scene of wonder and horror to that depicted by Miller in her Buchenwald photograph.
Barbara McCloskey describes the Grosz painting as a “claustrophobic tangle of men
and women whose flailing limbs thrust beyond the drawing’s margins”, a description
The Turn to Aesthetics
which could easily have been applied to Miller’s photograph (McCloskey, 1997:14).
Picasso, a good friend of Miller, painted another similar scene in 1945 entitled “The
Charnel House”, which may also have been inspired by Miller’s Buchenwald
photograph. Mark Stevens claims that Picasso was inspired by “the flickering black
and white palettes of the newsreels” and similar newspaper images (Stevens, 1999).
But although both Lebrun and Picasso were able to draw upon Miller’s photograph
for inspiration for their art, it is Miller who has been able to combine historical record
and a natural artistic approach to create this hybrid of documentation and
It seems that the main argument posed by Miller’s use of this hybrid-aesthetic is
whether war photographs should be considered as ‘artistic’ and what purpose an
aestheticised approach serves. In her photographs, however raw the subject, Miller
succeeds in capturing an image which combines aesthetic quality, through her
awareness of Surrealism and her creative use of composition and form, with
documentary evidence. As in war painting, Miller is able to produce visual
representations of horror that are not only reportage but at the same time artistically
seen. However, what we see with Miller’s war photography is an artistic knowledge
which has been drawn upon to create a hybrid image of aestheticism and
documentation. Evidence of the photographs’ aesthetic worth is also demonstrated by
their influence on painters including Picasso, who were not only inspired by the
atrocities captured in the photographs but also by the artistic vision of the
photographer who was able to record those scenes with a great sensitivity, a need to
inform, technical excellence and the presence of a surrealist eye.
Theorists such as Julia Kristeva have written about death and the representation of
death within the context of the ‘abject’. The abject is her reference to “the human
reaction to a threatened breakdown in meaning caused by the loss of the distinction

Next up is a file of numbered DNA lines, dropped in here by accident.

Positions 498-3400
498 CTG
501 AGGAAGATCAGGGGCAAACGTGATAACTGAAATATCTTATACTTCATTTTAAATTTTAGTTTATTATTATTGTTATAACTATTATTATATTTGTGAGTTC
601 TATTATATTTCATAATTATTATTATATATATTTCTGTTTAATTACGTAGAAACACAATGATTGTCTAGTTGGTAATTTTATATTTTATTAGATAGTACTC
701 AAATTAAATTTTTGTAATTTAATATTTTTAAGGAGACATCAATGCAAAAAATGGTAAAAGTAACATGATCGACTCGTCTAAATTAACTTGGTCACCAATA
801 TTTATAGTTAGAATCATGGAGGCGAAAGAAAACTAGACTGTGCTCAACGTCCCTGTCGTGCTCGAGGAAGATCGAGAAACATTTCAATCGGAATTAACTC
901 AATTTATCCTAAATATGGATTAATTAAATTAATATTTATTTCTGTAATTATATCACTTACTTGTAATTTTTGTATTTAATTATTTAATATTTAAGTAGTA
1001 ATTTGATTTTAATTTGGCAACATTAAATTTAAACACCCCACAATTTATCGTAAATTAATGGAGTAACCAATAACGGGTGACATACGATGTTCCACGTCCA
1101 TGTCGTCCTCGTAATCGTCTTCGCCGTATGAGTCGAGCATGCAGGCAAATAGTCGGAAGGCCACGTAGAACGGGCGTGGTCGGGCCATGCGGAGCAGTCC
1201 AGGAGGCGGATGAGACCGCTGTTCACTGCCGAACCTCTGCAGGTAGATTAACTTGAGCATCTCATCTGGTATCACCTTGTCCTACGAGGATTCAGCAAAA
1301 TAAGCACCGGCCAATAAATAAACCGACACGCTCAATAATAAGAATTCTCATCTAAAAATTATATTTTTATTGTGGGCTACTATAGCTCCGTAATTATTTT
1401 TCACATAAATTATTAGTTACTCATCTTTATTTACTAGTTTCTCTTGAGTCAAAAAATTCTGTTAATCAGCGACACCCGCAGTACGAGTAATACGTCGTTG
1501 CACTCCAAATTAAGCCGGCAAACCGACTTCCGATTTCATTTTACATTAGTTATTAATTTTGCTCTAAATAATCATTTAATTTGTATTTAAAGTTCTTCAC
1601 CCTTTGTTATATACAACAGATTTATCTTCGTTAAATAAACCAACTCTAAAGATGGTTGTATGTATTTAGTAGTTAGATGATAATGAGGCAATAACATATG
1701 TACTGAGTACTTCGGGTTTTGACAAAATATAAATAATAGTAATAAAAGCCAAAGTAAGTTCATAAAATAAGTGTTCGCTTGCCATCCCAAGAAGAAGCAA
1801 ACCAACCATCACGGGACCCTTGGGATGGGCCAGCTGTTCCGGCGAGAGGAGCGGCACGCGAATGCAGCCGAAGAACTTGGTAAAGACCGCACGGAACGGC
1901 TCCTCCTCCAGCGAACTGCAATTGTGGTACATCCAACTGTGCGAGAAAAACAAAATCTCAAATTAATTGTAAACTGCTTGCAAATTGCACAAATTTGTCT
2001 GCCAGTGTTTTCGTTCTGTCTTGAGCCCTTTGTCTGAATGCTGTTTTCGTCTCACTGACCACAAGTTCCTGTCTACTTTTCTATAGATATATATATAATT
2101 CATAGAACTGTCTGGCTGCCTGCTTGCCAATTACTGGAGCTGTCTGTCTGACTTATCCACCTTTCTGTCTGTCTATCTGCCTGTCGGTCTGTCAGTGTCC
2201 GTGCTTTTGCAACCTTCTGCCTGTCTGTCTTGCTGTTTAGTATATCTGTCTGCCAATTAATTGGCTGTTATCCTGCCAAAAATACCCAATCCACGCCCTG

between subject and object or between self and other, the primary example for what
causes such a reaction being the corpse (which traumatically reminds us of our own
materiality)” (Felluga, 2002). However, Miller’s images of Dachau and Buchwald can
be more closely analysed by applying Breton’s theory of ‘convulsive beauty’. In this
respect, Miller’s concentration camp photographs are considered ‘aesthetic’ rather
than ‘repulsive’. Surely one of the most reproduced examples of convulsive beauty is
the artistic representation of the Crucifixion – the depiction of Christ dying on the
cross. This image of torture, sacrifice and death, has been interpreted in all art forms
and is displayed and adorned in a variety of formats from the traditional (painting,
sculpture, jewellery) to the modern (film, photography). Arguably, it is unlikely that
this mass-produced scene of death would be considered as an example of the abject,
and perhaps describing the event as an example of convulsive beauty would be
deemed sacrilegious. Nonetheless, the Crucifixion complies with both theories. In
comparison, the dead or dying in Miller’s photographs have also made a great
sacrifice whether it be for their family, home, country, religious, political or artistic
beliefs. Therefore, as an example of convulsive beauty, the subject of Miller’s
photographs, and indeed the images themselves, might be compared to and analysed
in the same way as art historians have interpreted historical or biblical scenes of war
and death, for example, Calvocoressi’s comparison of Miller’s hanging SS Guard to
Grünewald’s crucified Christ. So, to conclude with a quote from Jane Livingston:
It is not easy to deal with these Holocaust images, taken in circumstances unlooked
for, unprepared for, unimaginable, in stylistically analytical terms. But a few
observations may clarify the distinction between these photographs and others
depicting the same subjects. In these pictures, whether of murdered human remains,
the scenes of their making, or the terrified objects of uninhabited revenge, we are
presented with a nightmarish reality made somehow fully present. The perceptual
chaos that the artist must have been experiencing in confronting this pageant of
atrocities, somehow resolves itself in the camera’s eye into a group of images that are
legible, [and] unforgettable in the sense of classic art (Livingston, 1989: 82).